By Kaleb Herman Adney
It was my understanding upon entry into the University of California, Los Angeles that Bruins upheld the “highest standards of excellence and integrity” while making “ethical choices” that “respect the dignity of others” as asserted by Gene D. Block, the UCLA chancellor. These values are hypothetical and they ignore the reality at our university: our integrity is conditional and the dignity of others is subjective.
The University of California is not upholding any standard of integrity in its blatant disregard for the dignity and human rights of Palestinians. Our university invests in companies that contribute to systemic discrimination and violence against Palestinians. These companies include Caterpillar, Cement Roadstone Holdings (CRH), Cemex, General Electric, and Hewlett-Packard. UCLA has not made a stance against the dehumanizing behavior of these companies and has, therefore, become implicit in their actions.
Caterpillar, for one, has ignored reports by Human Rights Watch and Amnesty International about its violation of Palestinian dignity in providing the equipment, including heavy-duty tractors and bulldozers, used to demolish homes, water storage units, agricultural lands, and refugee camps in the West Bank and in Gaza. Destroying homes and residential property, as well as upholding segregation, are commonplace activities for Caterpillar.
Cement Roadstone Holdings and Cemex have both contributed to the construction of the separation barrier, a wall that reaches twenty-five feet high in some places. CRH and Cemex provide concrete and aggregate materials that the Israeli government has used in its construction of this wall, which separates family members from one another, farmers from their land, and children from their schools. These two companies have also upheld the construction of illegal settlements and military checkpoints dividing residential areas.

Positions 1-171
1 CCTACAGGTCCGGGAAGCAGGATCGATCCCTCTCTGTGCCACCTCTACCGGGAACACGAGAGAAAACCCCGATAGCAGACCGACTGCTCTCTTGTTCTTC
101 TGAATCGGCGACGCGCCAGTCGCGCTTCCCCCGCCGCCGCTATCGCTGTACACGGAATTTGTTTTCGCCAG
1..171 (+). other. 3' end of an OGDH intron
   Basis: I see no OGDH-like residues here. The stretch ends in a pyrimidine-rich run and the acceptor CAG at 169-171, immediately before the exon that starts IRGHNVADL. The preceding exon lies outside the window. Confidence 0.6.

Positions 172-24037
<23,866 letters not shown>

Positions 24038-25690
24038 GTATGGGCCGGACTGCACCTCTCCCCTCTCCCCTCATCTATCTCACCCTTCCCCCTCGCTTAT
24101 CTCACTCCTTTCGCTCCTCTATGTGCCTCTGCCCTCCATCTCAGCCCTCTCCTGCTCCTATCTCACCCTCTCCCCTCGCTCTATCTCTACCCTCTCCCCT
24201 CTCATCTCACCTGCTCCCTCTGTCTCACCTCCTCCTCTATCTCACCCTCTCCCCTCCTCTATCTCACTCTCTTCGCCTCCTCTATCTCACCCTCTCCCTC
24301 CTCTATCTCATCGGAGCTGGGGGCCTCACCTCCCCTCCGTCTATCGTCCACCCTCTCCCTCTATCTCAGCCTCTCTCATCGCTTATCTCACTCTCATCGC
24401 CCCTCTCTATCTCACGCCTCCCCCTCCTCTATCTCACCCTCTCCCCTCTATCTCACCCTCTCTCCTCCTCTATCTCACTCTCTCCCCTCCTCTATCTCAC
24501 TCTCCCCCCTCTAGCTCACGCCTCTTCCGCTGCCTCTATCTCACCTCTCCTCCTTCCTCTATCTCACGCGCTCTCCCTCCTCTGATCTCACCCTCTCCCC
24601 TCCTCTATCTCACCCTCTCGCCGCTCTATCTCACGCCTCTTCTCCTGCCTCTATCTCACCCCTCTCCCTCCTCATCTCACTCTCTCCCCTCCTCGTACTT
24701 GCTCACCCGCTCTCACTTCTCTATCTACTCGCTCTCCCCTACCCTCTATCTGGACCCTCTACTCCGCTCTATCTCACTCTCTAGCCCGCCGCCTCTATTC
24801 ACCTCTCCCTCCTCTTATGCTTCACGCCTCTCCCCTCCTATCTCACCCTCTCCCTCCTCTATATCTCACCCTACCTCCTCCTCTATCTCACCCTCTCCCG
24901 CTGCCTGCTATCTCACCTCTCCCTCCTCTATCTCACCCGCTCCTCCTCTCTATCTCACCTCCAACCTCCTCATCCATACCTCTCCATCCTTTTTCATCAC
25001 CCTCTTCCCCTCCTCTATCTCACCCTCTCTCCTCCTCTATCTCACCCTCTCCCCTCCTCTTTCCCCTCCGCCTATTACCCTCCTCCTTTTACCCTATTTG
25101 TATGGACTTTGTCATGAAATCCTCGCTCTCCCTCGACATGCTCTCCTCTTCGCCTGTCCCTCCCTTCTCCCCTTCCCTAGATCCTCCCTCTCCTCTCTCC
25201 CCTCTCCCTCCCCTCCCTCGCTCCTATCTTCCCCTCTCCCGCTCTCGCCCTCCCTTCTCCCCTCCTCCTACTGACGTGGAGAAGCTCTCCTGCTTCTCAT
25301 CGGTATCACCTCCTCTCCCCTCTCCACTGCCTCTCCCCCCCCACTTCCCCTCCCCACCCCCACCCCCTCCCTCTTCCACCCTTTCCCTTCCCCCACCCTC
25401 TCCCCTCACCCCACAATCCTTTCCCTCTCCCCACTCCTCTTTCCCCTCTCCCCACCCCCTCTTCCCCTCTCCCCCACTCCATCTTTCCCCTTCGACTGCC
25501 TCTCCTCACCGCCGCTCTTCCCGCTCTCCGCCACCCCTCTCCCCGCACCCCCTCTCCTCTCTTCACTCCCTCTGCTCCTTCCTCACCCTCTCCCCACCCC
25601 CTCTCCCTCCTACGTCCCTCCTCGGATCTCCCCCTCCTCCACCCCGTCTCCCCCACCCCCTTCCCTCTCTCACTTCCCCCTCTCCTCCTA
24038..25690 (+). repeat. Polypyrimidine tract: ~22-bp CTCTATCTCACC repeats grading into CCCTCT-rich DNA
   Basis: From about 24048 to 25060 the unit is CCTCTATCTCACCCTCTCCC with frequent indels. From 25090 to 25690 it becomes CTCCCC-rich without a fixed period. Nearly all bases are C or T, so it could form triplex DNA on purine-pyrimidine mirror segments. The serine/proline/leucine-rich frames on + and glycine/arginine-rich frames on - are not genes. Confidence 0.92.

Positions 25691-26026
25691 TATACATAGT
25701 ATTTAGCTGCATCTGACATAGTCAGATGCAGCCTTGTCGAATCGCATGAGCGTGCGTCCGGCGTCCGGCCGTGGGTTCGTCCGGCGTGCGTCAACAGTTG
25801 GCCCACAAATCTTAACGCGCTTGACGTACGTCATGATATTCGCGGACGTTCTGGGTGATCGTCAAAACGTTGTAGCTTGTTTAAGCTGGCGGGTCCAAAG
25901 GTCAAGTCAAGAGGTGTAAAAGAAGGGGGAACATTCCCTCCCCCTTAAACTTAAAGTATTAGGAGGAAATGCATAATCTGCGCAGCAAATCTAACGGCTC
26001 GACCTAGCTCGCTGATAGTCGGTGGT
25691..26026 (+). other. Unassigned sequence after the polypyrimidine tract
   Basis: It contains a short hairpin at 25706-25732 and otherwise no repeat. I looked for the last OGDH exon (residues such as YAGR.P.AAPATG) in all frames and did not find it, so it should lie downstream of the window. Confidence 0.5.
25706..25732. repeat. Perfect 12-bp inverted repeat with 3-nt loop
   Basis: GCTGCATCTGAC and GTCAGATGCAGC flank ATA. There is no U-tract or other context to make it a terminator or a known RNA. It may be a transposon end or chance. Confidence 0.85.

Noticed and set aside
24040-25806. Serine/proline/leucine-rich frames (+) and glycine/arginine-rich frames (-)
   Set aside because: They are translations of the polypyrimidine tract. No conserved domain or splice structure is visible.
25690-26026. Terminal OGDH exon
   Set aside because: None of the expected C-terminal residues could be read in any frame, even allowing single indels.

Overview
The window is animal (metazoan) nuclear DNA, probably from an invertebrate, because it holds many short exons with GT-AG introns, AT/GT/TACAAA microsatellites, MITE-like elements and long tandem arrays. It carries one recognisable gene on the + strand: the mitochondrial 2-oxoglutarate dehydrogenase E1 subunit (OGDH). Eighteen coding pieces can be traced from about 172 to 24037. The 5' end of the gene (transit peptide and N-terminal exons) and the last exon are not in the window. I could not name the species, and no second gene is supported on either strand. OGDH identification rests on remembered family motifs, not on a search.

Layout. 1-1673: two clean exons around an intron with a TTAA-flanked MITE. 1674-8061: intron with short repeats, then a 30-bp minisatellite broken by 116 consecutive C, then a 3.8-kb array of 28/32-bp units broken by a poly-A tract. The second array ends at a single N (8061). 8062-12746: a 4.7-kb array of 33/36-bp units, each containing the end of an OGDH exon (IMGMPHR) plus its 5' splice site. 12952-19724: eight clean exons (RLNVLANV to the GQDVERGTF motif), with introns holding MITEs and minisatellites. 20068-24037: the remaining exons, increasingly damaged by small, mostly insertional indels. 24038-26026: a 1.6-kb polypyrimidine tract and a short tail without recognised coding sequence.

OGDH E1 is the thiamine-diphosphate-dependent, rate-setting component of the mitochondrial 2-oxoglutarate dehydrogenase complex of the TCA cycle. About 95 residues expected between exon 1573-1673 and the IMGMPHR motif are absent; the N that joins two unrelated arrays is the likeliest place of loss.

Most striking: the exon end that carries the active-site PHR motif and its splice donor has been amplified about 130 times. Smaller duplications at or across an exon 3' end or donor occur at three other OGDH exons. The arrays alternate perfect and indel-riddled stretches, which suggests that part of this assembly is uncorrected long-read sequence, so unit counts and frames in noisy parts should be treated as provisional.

Hewlett-Packard has been an integral part of the checkpoint system in the West Bank. HP provides the technology for the Basel System, a complex network used in checkpoints, 85% of which are in the Palestinian West Bank not on the Israeli border, to collect and store information about Palestinians. This system prevents people from moving freely between their places of work, schools, orchards, and homes. One of my acquaintances in Ramallah, for example, is separated from his family in Jerusalem by these checkpoints and is unable to legally spend evenings with his wife and children.
General Electric is a company that provides parts for A64 Apache helicopters, which the Israeli Defense Forces have used to indiscriminately attack citizens in Gaza. The United Methodist Church, along with human rights groups such as Amnesty International, have condemned GE for its contribution to violence in the Occupied Territories.
Each of these companies contributes directly to violations of Palestinian rights and benefits economically from violence against Palestinians. These companies are not neutral; they are invested in the oppression of people. To be clear, they make money off of this situation. When we students allow the university to invest in companies that behave this way we allow laissez faire economics to subjugate our ethical will.
Divestment is not a term for any student on campus to fear. It is a tactic by which we reclaim our political agency, as shown most recently by the “Resolution to Divest Undergraduate Students Association Council and UC Los Angeles Finances from Corporations Profiting from the Prison Industrial Complex”, which passed unanimously on February 4. It is us as students taking responsibility for what we are invested in and benefit from. It is us saying that these companies don’t live up to our standards as a university, and should not be in our endowment and retirement funds until they do live up to those standards.
Right now, UCLA is invested in these companies and thereby we are taking a stance against Palestinians’ freedom to move and live safely. The ethical choice that would respect the dignity of others is to not invest in these companies. To stand on the right side of history we should condemn the oppression of Palestinians. We need to divest.
Defeating the Anti-BDS bill: Op-Ed in the Daily Bruin on the exclusion of Palestinians and the irrelevance of "positive investments"
Submission: USAC bill fails to consider Palestinian view
Original at the Daily Bruin
This week the Undergraduate Students Association Council Internal Vice President Avi Oved is expected to present a bill to USAC that claims to seriously engage the Israeli-Palestinian impasse but instead fails to address several major questions.